I know right now the upward momentum is massive. I know that it seems like it will never end. I know that from a trader’s point of view, it only makes sense to be long in the face of this tidal wave of buying. But for goodness sake, from a long term investor’s point of view, make some sales up here… And whatever you do, don’t start chasing it now.

The sounds of trumpets from the “Bernanke was right all along” crowd should be your sign to head for the exit, or at least get yourself closer to the door.

US Dollar update

Lately I have been worried that the global slowdown would spill over into the US. Friday’s employment report showed that my concerns seem to be misplaced. There is no way to put any sort of bad spin on this report. It was terrific news. The revisions higher for the two previous months were especially encouraging. The US economy is better than the “cleanest shirt in the dirty laundry pile.” The US economy is the shirt that was just returned from the dry cleaner while the rest of them sit on a ball on the floor with the dog using them as a bed.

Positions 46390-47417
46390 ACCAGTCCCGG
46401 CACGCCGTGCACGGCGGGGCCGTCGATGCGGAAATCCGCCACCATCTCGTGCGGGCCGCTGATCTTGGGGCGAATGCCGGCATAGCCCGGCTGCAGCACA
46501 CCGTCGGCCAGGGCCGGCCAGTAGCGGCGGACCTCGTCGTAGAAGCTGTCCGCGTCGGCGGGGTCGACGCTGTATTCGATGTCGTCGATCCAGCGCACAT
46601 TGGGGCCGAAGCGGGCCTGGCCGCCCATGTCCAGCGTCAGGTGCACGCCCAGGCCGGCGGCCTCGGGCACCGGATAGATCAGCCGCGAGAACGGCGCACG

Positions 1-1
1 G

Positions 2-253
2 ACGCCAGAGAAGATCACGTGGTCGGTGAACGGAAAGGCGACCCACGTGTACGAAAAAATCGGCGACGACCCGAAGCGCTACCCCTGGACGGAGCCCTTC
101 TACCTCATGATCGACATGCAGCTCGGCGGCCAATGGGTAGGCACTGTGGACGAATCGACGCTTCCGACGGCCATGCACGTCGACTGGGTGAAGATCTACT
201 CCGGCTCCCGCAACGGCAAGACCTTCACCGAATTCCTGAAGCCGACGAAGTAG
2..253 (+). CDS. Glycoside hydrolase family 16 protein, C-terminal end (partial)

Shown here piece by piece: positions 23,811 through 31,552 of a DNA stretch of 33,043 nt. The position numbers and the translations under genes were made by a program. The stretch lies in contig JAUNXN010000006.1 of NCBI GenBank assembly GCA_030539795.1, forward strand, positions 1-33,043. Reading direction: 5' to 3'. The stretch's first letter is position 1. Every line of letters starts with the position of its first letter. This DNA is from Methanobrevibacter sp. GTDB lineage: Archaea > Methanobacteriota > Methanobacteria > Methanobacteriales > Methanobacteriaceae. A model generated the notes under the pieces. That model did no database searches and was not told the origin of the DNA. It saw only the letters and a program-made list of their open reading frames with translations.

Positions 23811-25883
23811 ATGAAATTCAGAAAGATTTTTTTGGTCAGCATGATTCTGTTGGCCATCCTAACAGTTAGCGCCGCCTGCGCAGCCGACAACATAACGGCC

It is no wonder that US short term yields are breaking out to new highs.

The US economy appears immune to the rest of the global slowdown. The fact that the US dollar exploded to the upside on Friday should surprise no one.

Yet, as I sat there watching the sharp move higher, it reminded me of a previous employment report day from October of this year. That report also moved the US dollar to new highs during an emotional Friday afternoon session. I remember it well because I was offside going into the report, and I puked at the highs.

Here was the action in the US dollar index on that day.

It ended up being an “all baked in” situation, and I learned the hard way about covering on a Friday afternoon.

This got me thinking – maybe this pattern is more common than most realize. So I made up a chart of the US dollar index and included the employment reports.

What I noticed was that although the US dollar did not always sell off after the report, it very rarely took off in the day following the employment report. Often the best you get is a week of sideways action, with the occasional more serious pause.

Although I understand all the reasons to be bullish on the US dollar, I still contend that the trade is crowded, and given the tendency for the employment report to mark an interim top, I do not think it is time to push your bets on the long side.

On Thursday I said I was taking a flier on some Yen calls (in CME currency terms), and even though Friday was ugly for that position, I am sticking with it. In fact, I might even roll the strikes down.

I said that I stand a better than usual chance of looking like an idiot, well so far that prediction has proven deadly accurate, and now I might even be making it worse.